You are right, this stage of “getting” is very humbling indeed. So hard for someone not used to it, yet I do not want to discourage in any way those who are doing the giving. I had someone come in and just help me clean one day. We talked and talked and worked and worked. It felt so good to actually accomplish something.

    Reply
  • 2. Andrea  |  May 20, 2008 at 5:00 am

    Another great post.

    Like you, the spiritual side of what I learned through all that “receiving” was pretty humbling…that it is *all God* and His grace to me. Even though I would have said that before Kendall died, I think I somehow know it to be true in a way I did not before. I think I was often guilty of a little bit of “bootstraps” theology…you know, I’m organized and capable, and that will get me through, thank you God, very much!

    But that realization that He does not “need” my wonderful efforts, and that they are in fact, weak and poor in comparison with His power, His comfort…that has been huge for me.

    Thank you again for this great series…I’ve forwarded links to several other women who will find this helpful as they minister.

    Reply
  • 3. Kellie  |  May 20, 2008 at 7:14 am

    I think too that this is probalby helpful for anyone who may be in a position of “need” not just grieving people.

    Reply
  • 4. jess  |  May 20, 2008 at 11:16 am

    Great thoughts! I so appreciate your insights.

    Whenever I am on the receiving end of someone’s helpfulness, I try to remember that when Jesus greets us in heaven we long to hear him say “‘Come, you who are blessed by my Father; take your inheritance, the kingdom prepared for you since the creation of the world. For I was hungry and you gave me something to eat, I was thirsty and you gave me something to drink, I was a stranger and you invited me in, I needed clothes and you clothed me, I was sick and you looked after me, I was in prison and you came to visit me.'”(Matthew 25:34b-36) Sometimes I read that passage and just think, “Wow, yeah, there are so many people in the world who need my help.” But the reality may be that I’m the one who needs help and when I allow someone to graciously step in and help me I am giving them an opportunity to serve in such a way that Jesus will heap blessings on them. The beauty of it is that in their giving and your receiving, you are actually giving and they will one day receive. Wow!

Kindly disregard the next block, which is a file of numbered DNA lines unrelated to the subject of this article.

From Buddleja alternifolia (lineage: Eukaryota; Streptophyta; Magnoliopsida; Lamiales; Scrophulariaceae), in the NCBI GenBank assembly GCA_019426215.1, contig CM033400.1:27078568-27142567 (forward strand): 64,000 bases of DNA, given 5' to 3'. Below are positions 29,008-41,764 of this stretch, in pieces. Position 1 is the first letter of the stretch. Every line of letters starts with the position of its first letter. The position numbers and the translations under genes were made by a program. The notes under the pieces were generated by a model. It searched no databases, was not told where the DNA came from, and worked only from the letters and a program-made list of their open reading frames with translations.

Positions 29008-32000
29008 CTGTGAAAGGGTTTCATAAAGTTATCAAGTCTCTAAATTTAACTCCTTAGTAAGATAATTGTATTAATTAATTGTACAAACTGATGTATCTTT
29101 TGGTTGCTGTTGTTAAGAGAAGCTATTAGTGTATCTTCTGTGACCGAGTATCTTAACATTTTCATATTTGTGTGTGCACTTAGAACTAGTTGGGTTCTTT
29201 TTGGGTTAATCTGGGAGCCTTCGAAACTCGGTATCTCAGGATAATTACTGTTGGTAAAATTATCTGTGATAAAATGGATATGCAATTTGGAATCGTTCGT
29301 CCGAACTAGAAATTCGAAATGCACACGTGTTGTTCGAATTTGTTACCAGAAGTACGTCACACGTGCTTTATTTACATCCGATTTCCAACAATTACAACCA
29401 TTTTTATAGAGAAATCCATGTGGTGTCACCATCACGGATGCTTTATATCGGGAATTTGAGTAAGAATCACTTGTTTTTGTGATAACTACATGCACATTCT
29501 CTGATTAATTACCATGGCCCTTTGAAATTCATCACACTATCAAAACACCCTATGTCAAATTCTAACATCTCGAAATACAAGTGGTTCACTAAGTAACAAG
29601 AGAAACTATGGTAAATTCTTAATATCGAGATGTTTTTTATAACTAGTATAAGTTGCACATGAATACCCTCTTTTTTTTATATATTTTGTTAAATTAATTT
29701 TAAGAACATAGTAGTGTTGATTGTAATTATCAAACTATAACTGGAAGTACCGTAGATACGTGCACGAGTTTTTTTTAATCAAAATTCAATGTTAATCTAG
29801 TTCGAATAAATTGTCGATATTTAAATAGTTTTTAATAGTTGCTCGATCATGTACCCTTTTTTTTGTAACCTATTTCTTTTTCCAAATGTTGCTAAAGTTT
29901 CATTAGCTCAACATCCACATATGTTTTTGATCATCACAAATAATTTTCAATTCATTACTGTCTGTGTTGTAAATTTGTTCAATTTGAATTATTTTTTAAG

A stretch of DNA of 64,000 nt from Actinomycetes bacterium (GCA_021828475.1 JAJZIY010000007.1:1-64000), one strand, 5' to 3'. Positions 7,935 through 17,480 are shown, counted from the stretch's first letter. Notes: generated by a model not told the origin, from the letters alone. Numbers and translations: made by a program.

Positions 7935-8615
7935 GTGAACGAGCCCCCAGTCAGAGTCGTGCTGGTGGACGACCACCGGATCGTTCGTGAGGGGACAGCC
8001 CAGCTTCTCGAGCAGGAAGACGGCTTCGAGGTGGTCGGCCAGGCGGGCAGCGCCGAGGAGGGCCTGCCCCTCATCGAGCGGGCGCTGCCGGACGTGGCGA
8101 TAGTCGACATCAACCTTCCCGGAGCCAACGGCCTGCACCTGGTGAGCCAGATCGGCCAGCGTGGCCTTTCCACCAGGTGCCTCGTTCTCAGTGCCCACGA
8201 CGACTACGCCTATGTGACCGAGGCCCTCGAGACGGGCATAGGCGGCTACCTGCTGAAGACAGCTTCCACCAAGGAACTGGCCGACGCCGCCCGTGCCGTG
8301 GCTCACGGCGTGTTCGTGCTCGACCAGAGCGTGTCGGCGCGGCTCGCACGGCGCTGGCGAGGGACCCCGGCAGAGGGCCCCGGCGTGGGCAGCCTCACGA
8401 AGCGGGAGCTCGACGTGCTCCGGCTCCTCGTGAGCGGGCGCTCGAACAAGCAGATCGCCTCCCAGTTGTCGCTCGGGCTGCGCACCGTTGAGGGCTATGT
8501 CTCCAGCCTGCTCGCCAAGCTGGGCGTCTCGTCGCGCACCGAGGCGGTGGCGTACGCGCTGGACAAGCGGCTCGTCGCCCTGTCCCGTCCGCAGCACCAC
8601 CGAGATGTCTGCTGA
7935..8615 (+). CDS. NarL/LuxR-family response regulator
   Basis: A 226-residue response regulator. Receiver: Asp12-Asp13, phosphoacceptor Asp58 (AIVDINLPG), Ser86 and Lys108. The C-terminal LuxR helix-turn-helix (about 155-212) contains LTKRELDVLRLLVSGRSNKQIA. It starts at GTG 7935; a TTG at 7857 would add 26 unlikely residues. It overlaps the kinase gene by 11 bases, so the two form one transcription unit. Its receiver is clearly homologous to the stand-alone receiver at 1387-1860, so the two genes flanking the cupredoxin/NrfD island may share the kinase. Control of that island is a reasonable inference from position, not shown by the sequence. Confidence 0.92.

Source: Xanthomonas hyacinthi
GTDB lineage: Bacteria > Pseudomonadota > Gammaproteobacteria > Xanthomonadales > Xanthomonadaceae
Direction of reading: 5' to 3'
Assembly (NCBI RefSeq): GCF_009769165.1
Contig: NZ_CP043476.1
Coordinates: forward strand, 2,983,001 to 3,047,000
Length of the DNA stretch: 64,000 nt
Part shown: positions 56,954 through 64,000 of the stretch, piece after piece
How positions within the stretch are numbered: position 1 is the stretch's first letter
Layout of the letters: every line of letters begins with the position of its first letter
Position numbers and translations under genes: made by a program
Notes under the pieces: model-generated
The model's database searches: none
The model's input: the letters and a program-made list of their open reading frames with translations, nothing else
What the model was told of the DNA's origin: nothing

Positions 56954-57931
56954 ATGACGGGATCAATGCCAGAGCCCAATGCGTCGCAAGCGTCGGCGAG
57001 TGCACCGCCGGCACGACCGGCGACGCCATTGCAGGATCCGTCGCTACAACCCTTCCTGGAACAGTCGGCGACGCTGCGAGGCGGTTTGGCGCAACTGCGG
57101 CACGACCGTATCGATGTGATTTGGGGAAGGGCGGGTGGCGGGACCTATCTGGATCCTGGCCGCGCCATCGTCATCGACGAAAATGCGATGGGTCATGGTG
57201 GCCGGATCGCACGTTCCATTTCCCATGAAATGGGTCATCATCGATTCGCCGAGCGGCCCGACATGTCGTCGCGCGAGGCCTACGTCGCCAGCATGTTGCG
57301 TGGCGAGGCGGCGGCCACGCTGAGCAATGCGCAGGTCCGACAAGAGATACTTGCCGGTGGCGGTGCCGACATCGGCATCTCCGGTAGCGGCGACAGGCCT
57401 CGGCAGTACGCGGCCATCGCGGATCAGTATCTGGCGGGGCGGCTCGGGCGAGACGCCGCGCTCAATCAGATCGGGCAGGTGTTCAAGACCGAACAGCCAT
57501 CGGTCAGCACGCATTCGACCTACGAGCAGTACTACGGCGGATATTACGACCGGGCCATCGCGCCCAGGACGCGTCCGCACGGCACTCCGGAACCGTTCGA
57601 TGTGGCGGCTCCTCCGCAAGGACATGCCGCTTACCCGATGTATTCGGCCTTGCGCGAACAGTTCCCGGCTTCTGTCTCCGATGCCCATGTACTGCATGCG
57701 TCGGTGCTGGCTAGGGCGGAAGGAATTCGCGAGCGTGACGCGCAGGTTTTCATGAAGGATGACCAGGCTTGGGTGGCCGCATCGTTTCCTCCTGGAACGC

Reply
  • 5. leanne gilchrist  |  May 20, 2008 at 7:15 pm

    Again, such relevant thoughts.

    Such good ideas.

    Thanks again for posting.

    Maybe you ought to think about putting them into a small book.

    Just an idea.

    Leanne in Longview

    Reply
  • 6. Susan  |  May 20, 2008 at 7:44 pm

    These posts have been incredibly practical and I’m sure will serve many. I know this series of posts is something I will return to.

    Reply
  • 7. Jen  |  May 20, 2008 at 10:54 pm

    Dear Molly,

    I read your post this morning, after my quiet time. The third paragraph really stood out to me…I think because in a way, it relates to a situation in my life that I am journeying through right now. It’s a different kind of situation than the one you are in, but the truth is still blindingly, brilliantly true, regardless of circumstance. I keep beating myself up with thinking I’ve been at this place of struggle and need so many times lately…isn’t He sick and tired of me by now?! I’m sick and tired of myself! But reading your words and thinking about them has helped.

    Thank you for sharing your heart, and thank you so much for your honesty. By-the-way, my name is Jen, and I also attend Bethlehem. : ) You have been a source of encouragement to me!

    A sister in Christ,
    Jen

    Reply
  • 8. Katie Hoffman  |  May 21, 2008 at 1:17 am